The vote on the Omnibus II Directive at the Economic and Monetary Affairs Committee (ECON) of the European Parliament is postponed to the committee’s meeting on 23 – 24 January 2012. The vote, which was due to take place on 20 December this year, will finalise the Parliament’s proposals on the changes to the Solvency II Directive. These will represent the Parliament’s views in the trilogue negotiations. The plenary vote in Parliament has been rescheduled, tentatively, for April 2012.
The trialogue negotiations between the Parliament, the Commission and the Council of Ministers will take place over the months leading to the April vote. Although it is not set in EU law, the purpose of the trilogue is to reach an agreement of all three bodies, before it is brought to a vote in the Parliament. If the vote is approved, the changes become law.
A spokesperson for the European Parliament confirmed both dates, but said the date for the plenary vote was dependant on the outcome of the trialogue and was therefore tentative.
A number of key Level 2 and 3 documents can only be finalised once the Omnibus II Directive is agreed in Parliament.
The ECON committee discussion can be followed via a live webstream on the ECON website and accompanying documents can be found here.
A step-by-step guide to the procedure of the ordinary legislative process can be found here.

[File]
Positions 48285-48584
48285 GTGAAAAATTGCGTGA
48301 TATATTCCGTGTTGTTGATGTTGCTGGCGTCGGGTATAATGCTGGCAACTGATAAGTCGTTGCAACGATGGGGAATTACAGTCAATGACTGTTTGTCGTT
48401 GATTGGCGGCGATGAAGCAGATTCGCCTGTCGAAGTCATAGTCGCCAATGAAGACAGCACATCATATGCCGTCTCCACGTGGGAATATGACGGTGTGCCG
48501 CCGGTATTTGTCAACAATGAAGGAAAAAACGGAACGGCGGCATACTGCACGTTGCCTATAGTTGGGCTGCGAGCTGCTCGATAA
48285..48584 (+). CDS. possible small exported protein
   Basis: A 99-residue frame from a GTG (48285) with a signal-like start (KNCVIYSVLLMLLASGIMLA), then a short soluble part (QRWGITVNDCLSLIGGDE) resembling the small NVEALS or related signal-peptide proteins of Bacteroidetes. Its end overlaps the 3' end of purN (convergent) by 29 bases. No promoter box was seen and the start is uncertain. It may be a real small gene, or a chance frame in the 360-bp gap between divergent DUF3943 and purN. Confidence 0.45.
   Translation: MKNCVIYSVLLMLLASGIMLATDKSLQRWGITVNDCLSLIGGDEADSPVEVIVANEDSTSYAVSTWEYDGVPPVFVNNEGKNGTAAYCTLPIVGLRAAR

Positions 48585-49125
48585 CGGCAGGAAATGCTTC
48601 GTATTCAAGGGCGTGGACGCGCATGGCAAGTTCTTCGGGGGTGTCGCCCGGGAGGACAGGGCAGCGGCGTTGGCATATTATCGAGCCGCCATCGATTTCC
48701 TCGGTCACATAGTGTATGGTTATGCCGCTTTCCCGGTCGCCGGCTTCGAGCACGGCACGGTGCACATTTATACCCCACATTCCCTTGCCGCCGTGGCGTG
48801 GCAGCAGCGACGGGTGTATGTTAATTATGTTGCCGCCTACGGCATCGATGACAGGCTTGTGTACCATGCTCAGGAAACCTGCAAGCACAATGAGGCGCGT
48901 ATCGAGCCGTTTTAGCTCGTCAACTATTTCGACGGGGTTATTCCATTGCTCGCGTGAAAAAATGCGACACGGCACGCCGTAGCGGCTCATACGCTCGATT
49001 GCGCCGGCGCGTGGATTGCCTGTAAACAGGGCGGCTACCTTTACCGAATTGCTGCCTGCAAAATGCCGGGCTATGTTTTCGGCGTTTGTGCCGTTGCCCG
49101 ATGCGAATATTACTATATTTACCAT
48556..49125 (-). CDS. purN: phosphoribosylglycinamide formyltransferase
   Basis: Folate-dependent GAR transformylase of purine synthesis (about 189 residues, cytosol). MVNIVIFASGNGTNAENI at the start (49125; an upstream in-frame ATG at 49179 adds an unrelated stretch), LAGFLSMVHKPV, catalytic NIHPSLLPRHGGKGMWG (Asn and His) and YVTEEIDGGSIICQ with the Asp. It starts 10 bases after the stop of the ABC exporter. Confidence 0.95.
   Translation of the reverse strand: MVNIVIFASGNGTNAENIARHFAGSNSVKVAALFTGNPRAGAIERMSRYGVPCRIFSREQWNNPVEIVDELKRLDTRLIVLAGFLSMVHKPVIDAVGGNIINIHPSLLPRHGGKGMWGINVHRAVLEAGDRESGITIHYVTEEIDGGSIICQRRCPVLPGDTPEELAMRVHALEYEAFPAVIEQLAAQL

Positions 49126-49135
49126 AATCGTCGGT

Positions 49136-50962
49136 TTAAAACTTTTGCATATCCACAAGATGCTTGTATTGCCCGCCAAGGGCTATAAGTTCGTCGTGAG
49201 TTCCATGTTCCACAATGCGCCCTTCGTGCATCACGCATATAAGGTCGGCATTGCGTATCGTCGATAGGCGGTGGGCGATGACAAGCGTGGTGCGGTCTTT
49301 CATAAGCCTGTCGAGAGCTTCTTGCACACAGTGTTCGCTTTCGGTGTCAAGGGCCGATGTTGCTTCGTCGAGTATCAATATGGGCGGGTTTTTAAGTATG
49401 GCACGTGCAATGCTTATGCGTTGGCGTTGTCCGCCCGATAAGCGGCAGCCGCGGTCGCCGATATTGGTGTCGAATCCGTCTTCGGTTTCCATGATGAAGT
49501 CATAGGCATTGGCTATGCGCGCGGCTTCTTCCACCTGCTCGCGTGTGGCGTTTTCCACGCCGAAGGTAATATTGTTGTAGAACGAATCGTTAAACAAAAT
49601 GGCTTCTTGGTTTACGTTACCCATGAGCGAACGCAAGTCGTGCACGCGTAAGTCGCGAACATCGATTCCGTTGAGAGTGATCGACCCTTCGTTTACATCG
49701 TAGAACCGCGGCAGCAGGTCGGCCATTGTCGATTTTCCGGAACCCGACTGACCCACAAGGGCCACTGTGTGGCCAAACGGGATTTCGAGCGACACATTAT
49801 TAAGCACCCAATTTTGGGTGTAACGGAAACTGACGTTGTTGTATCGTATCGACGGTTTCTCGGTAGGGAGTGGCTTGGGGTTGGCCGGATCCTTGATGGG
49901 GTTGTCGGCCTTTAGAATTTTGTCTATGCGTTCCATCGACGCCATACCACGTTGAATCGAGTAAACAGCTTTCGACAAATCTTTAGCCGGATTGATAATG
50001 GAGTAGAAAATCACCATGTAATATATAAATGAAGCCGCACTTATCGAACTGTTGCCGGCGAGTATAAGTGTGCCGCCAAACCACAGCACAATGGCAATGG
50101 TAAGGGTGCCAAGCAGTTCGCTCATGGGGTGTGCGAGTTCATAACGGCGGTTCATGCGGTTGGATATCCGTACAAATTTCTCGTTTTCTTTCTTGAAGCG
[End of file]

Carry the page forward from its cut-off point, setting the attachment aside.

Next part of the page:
Stress test 2012
EIOPA will conduct a stress test in 2012. The announcement, by Carols Montalvo, Executive Director, EIOPA at the ABI Solvency II conference last week, is in line with EIOPA’s ongoing market testing activities (Solvency II Wire 5 July 2011). However, QIS5 will not be used as the basis for the stress test. “QIS5 is no longer a valid reference to undertake a stress test exercise,” Mr Montalvo said.
Although further details are pending, Mr Montalvo confirmed that EIOPA will continue using the MCR instead of SCR for the stress tests. The decision to use the lower capital requirement threshold, has been criticised by many in the industry as taking a soft approach. However, Mr Montalvo defended EIOPA’s decision to continue using the MCR in the test. “We look at the MCR because we have a structured system with two layers of intervention.” Firms and regulators have a range of measures they can take once the SCR is breached, which would be used as an early warning system to markets and the Board.
It is becoming apparent that the regulator is looking at the SCR not just as an early intervention tool but also as a counter-cyclical measure, which can smooth some of the volatility created when using mark-to-market valuation of assets and liabilities.
Yet Mr Montalvo surprised many when he played down the significance of breaching the SCR, saying, “It is not the end of the world if you breach it.”
Treatment of a breach of the SCR was discussed by others in the conference and there was an awareness of the need to educate markets on how to interpret it.
EIOPA said it aims to release details of the stress test in January.
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